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    The History of Power Changes in the American Government

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    Under the original Articles of Confederation the United States had a great deal of power over their own internal affairs. As a compromise between a strong National government and a system where the states retain most power the founding fathers created a Federal system which balanced powers between the two. In the first half of the 1800s most Americans felt a stronger allegiance towards their state, whilst being less drawn to their national government. Before the Civil War, Americans said “the United States are,” showing the importance of individual states. After the war, they said, “the United States is,” this small grammatical change reveals a greater change in their political ideologies.

    One of the main reasons that power moved from the central government to individual state governments is the increasing size of the United States. When the constitution was first drawn up there were only 13 states on the East coast of the country, but as the country expanded towards the West there was a more poignant need for the people to have representation on a level that seems relevant to them. It can clearly be observed that turnout in local elections is higher than it is in Presidential elections.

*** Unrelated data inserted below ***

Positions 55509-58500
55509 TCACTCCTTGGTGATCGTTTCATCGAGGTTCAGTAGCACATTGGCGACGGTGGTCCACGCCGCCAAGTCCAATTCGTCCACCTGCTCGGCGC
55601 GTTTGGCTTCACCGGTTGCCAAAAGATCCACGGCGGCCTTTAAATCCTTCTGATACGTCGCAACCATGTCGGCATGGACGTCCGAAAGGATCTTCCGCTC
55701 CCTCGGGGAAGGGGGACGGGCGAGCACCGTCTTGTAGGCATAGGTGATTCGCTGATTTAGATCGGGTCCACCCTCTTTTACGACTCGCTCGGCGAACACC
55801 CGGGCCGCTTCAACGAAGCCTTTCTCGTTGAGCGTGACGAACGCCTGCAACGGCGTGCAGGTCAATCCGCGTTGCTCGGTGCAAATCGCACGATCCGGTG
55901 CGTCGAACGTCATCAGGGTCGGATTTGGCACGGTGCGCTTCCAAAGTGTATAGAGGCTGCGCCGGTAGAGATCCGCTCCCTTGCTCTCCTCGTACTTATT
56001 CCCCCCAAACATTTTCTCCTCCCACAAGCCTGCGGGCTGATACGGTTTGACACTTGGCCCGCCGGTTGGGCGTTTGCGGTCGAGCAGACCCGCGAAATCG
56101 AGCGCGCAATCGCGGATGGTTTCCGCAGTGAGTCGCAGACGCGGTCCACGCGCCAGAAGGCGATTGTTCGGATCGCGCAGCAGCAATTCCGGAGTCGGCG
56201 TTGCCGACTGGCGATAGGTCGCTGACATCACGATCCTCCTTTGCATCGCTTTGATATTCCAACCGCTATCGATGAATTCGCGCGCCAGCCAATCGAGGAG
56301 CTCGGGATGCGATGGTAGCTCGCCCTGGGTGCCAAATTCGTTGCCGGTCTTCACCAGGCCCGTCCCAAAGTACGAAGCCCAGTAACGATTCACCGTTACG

This shows that people feel a far greater affiliation to their local and state level Governments. This Westward expansion made it essential that the National government devolved some of its power to the States, this devolution also helped to ensure that the States felt safe from any tyrannical exploitation from an over-bearing central power as they felt happened with the Monarchy. As well as the expansion in terms of land area there was also an explosion in America’s population, in 1790 the population was just under 4 million by 1900 it was 76 million and in 200 it was about 275 million. This growing nation needed a growing Government to manage and regulate it.

    Originally the Government could only legislate on three main areas: Money, war and peace. The states meanwhile were able to legislate on any area of their choosing. However, the relationship between the national government and the state and local governments has changed since President FDR’s Program of New Deals in and around the 1930s, which coincided with the great depression and the need for a strong united government to deal with the social and economic problems at the time.

    For the first time, the national government became involved in areas, related mainly to the economy that had been the responsibility of the states. As a result, a form of federalism emerged, in which the national government took a more active role in policies that had been under the jurisdiction of the states. This transition in power may not be directly viewable as a loss from the states given to the National government but more of a consensus from all the states that times of emergency required strong government from a single place. This can be seen in how the National government became more powerful around the time of the second world war, when they were needed to show a united front in terms of foreign policy.